It's the Entrepreneur, Not The Economy: Eliminating Excuses and Building Your Business podcast and vlog

It’s the Entrepreneur, Not The Economy: Eliminating Excuses and Building Your Business

Table of Contents

    Joe Rojas: Today, we’re talking about the sucky economy.

    Jeff Loehr: I think it’s a pretty good economy.

    Joe Rojas: I think the economy is doing fine. I think it’s overly dramatized for news purposes

    Jeff Loehr: I think the important point of the economy and sucking is that people will complain about the economy sucks, and they will use this as an excuse for their business not doing well, when in fact, the reason their business is or isn’t doing well has nothing to do with the economy. It has everything to do with the entrepreneur. That’s what we’re talking about today.

    Joe Rojas: In 2008, I remember telling my staff that we just weren’t going to participate in the recession. We grew about 200% from 2008 to 2010 because we changed our tactics and went after a particular type of client.

    We started looking for bigger clients in the same vertical with the same problem with the same issue as small businesses because small businesses were struggling. So we looked for more prominent clients trying to replace their IT director. And all of a sudden, we were turning out big clients.

    Jeff Loehr: The critical thing is that you identified the problem you were solving and figured out for whom. Way in the beginning, we talked about ABC companies, and “C” companies are the companies that are just doing work. They’re just out grinding. A typical “C” company does work, but doesn’t stand out from everybody else who’s doing work. This is the problem with being a “C” company and why you end up getting weeded out in a recession.

    When the problem you were trying to solve goes away, you have to figure out the new problem you’re solving and for whom you solve that problem. You’ll be left behind if you expect the world to buy the same thing from you tomorrow.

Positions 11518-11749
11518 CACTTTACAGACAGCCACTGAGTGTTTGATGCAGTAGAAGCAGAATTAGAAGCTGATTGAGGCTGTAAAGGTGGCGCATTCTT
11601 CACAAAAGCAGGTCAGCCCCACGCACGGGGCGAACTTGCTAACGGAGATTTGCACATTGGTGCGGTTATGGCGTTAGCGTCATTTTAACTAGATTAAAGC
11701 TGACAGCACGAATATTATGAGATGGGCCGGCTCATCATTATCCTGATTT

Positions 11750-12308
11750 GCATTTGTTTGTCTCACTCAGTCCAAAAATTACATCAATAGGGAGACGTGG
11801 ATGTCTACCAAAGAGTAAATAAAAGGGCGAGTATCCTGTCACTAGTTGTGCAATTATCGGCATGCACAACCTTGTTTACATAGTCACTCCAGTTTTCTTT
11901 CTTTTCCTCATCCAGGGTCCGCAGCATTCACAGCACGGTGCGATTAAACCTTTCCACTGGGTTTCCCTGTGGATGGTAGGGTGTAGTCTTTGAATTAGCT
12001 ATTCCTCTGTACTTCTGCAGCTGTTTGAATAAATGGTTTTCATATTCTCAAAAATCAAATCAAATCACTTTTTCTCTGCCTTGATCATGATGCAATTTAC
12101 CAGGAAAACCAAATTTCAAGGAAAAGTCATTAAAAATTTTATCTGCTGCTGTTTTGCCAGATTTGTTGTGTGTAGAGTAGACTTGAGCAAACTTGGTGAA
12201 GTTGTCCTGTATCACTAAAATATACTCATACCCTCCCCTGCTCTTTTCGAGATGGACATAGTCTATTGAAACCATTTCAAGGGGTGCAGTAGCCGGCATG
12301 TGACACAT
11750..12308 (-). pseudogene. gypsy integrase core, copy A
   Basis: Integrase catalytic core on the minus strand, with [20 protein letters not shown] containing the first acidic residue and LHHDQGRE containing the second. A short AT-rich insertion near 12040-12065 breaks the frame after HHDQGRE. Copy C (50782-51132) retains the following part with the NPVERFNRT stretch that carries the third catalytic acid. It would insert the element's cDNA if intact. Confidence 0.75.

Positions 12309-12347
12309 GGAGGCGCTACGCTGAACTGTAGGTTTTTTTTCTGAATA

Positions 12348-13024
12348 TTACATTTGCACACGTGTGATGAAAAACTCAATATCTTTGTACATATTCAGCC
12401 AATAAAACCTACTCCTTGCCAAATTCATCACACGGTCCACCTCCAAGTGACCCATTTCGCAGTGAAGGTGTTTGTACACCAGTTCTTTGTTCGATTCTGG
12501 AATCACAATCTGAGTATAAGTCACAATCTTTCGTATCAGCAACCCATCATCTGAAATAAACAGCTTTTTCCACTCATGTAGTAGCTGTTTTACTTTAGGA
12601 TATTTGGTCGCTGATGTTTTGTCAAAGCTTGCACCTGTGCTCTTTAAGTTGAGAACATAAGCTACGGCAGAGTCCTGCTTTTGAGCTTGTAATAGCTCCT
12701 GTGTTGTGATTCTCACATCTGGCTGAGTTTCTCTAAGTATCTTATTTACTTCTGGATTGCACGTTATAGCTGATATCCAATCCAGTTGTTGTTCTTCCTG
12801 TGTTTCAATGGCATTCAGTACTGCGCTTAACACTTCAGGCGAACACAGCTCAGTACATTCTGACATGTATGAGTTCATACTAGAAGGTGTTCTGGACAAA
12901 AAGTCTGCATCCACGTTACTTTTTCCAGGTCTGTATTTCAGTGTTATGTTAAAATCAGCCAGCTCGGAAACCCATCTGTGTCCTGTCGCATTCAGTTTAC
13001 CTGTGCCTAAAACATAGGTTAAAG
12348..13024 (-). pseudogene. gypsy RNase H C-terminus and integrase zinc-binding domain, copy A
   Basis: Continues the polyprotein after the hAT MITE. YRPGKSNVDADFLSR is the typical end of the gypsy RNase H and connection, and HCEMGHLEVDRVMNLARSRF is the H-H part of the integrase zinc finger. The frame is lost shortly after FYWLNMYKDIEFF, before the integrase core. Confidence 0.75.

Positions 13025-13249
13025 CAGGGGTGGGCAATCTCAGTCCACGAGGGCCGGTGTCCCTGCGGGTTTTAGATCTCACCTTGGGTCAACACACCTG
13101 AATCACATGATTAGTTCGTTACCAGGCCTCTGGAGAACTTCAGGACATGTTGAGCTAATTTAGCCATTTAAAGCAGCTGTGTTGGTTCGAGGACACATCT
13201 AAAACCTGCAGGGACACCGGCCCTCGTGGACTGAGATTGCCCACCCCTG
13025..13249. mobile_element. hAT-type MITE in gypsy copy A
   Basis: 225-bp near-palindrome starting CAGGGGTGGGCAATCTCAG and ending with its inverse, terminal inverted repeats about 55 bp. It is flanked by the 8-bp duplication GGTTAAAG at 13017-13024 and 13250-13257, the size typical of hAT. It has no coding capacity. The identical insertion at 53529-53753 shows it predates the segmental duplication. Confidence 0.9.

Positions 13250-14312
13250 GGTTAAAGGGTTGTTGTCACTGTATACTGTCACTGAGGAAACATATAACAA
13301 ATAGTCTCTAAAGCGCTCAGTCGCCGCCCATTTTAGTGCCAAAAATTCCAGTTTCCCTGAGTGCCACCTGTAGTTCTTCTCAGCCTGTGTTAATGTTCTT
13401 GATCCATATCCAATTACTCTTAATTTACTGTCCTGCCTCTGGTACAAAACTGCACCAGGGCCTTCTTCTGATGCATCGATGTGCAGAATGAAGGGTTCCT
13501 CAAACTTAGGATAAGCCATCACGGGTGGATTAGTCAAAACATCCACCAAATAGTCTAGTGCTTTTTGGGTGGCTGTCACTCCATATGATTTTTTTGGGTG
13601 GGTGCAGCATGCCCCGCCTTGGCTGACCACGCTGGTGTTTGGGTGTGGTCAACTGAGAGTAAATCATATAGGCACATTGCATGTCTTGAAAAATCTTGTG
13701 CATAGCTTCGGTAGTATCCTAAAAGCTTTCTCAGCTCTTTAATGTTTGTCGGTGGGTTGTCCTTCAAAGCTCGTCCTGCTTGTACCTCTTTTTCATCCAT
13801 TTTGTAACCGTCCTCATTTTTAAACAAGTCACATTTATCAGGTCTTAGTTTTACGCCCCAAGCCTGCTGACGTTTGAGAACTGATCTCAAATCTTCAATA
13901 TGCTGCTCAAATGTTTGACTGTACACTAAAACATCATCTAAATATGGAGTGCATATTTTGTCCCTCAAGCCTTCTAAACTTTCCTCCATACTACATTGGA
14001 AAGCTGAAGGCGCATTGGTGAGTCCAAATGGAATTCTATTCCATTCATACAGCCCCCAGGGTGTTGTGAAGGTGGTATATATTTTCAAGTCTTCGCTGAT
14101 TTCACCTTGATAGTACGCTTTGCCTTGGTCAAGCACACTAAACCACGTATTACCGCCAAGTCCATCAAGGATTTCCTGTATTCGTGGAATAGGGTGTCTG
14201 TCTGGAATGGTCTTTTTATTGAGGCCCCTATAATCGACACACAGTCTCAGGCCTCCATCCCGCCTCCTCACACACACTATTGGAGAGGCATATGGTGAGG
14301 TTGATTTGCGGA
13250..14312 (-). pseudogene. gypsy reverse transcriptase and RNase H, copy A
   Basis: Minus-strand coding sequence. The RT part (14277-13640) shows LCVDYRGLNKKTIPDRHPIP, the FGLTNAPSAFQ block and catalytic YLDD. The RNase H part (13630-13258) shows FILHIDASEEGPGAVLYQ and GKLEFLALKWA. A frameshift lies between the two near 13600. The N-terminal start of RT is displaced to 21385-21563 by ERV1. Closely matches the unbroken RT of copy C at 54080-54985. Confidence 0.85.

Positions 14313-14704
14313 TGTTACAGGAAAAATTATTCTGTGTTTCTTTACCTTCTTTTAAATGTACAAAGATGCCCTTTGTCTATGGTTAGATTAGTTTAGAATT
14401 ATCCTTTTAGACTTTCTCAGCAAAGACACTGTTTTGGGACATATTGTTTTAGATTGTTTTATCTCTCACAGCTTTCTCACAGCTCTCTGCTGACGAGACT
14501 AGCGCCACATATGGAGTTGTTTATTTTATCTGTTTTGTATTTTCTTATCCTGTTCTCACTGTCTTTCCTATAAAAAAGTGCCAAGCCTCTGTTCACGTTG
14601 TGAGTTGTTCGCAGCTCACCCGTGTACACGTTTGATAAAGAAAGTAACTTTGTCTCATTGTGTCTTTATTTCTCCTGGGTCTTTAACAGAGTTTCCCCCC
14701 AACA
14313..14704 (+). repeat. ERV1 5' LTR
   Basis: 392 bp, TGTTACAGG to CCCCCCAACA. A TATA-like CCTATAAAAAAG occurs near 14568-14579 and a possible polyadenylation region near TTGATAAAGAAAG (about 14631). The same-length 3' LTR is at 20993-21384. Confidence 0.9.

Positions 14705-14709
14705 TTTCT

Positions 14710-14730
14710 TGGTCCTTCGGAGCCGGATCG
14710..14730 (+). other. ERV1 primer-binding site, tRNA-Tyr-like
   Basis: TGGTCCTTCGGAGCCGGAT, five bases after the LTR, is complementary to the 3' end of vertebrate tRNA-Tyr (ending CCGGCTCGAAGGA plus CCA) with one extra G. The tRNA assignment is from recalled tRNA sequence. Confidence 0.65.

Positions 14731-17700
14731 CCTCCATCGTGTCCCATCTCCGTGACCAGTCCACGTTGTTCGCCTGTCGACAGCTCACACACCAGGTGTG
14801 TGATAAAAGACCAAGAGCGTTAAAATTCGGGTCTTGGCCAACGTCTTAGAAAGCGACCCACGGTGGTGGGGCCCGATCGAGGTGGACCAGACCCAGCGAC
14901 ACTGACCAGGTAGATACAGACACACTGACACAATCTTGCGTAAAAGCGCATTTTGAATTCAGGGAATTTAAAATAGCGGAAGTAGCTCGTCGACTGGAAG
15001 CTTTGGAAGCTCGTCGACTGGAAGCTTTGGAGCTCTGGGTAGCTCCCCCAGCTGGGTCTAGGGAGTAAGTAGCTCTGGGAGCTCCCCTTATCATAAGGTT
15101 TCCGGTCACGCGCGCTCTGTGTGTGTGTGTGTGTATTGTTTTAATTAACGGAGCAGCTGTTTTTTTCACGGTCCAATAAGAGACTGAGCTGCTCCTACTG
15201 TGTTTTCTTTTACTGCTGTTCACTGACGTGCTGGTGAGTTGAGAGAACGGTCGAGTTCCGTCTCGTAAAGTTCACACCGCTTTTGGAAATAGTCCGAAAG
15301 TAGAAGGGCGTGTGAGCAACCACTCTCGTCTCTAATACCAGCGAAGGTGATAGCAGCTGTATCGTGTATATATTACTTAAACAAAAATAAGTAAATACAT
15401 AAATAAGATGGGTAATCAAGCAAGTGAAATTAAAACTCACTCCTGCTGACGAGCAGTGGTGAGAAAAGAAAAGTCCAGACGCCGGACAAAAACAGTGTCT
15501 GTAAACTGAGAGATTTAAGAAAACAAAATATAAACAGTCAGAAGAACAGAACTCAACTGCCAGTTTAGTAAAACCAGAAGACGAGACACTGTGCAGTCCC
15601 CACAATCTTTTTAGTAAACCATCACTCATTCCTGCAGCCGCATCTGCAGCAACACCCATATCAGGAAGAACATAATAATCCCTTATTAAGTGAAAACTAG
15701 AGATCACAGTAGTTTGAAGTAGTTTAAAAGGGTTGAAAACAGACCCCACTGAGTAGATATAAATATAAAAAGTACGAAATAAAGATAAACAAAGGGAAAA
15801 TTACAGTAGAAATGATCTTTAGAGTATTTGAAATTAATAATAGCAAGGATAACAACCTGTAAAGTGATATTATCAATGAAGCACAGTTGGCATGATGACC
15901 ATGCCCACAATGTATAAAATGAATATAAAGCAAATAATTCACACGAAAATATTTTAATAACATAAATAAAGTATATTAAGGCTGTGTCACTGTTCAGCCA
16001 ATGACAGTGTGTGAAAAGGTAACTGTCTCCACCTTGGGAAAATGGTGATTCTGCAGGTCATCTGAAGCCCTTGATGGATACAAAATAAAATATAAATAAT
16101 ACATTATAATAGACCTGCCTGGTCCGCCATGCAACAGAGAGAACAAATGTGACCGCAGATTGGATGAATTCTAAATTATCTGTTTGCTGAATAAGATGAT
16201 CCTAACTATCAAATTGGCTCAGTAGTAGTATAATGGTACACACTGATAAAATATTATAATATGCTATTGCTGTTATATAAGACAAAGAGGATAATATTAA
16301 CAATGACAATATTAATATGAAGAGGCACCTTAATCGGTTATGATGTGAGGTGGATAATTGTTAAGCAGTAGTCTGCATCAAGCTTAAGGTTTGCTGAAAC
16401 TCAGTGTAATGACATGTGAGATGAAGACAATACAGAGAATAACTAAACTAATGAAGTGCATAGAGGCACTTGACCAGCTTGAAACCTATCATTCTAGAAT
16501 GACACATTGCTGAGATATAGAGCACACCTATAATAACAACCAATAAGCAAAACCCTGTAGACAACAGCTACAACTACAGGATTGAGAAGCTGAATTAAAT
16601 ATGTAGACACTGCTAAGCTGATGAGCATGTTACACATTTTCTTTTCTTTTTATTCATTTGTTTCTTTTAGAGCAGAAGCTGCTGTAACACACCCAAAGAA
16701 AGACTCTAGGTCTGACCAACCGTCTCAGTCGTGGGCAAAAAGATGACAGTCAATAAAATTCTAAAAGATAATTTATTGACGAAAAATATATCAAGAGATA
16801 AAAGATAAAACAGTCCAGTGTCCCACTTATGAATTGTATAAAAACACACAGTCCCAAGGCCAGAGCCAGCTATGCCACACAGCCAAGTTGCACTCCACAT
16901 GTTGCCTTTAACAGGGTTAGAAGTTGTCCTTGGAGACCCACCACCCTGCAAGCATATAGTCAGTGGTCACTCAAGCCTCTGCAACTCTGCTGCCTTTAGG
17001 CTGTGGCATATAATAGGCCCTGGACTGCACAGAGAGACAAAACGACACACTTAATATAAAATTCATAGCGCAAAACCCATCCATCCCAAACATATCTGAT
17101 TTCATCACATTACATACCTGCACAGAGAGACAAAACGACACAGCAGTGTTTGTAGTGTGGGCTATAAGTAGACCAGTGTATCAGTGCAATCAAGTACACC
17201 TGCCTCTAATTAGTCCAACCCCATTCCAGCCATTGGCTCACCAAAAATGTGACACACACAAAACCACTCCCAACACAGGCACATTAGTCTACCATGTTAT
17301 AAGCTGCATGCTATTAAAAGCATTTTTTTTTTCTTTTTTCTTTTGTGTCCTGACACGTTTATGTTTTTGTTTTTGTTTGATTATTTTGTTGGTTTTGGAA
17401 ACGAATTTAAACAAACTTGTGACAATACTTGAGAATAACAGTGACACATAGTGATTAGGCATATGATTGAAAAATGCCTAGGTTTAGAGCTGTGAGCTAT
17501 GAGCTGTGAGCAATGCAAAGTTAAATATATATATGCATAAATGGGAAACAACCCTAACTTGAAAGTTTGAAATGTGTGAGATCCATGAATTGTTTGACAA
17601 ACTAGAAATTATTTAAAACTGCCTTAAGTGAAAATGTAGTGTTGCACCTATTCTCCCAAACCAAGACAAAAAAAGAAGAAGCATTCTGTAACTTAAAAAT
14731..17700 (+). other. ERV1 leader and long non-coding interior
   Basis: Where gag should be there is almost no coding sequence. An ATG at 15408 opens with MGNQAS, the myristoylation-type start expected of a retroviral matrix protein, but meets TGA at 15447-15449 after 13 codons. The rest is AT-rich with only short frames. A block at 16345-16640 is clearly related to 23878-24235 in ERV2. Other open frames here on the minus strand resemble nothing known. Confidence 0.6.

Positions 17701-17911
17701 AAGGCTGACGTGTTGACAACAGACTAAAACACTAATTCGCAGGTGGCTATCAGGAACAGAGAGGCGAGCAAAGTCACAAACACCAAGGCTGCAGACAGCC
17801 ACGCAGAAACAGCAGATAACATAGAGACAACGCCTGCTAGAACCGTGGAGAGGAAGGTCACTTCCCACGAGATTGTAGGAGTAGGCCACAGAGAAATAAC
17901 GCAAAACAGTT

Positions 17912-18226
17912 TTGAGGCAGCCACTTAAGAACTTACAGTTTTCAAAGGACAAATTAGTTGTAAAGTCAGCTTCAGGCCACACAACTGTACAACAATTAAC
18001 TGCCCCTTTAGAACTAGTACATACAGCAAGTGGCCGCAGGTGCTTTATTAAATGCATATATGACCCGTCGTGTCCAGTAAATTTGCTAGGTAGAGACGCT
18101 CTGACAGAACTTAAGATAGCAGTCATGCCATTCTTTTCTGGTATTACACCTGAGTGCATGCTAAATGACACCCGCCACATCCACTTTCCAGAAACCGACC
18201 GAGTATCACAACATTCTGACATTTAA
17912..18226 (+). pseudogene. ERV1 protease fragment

So Joe, in 2008, you were solving the same problem. You just found a different for whom. It’s essential to get clear about what you do and for whom, and sometimes you may have to shift your for whom. You may have to redefine the problem that they have.

    Joe Rojas: I can’t tell you how many meetings I went to where I would keep my mouth shut because everybody was complaining and complaining. The companies that suffered were agnostic. They tried to do everything for everybody. The narrower you get, the more money you need to be able to thread your client through the eye of a needle. And the more narrowly you define your segment, the bigger your market is.

    Joe Rojas: Here’s the secret about a recession. People might become more value-conscious in a recession, but it’s never about price. If you only give someone a price to negotiate around, they will need to negotiate on the price. You have to create more value than just what something costs. You have to show somebody why they should purchase from you, why buying from you matters. And that’s where it comes down to being clear about the problem you solve.

    Your big takeaways from today are to know the problem you solve and for whom, don’t participate in recessions and know your value.

    Jeff Loehr: When it comes down to it, if you’re going to pivot, identify a gap in the market, find a new avatar, a new target customer, and build your business and your offer around delivering that. And that’s really what it takes to get out of a recession. Joe, you want to take us out?

    Joe Rojas: Remember that you are loved.

    Similar Posts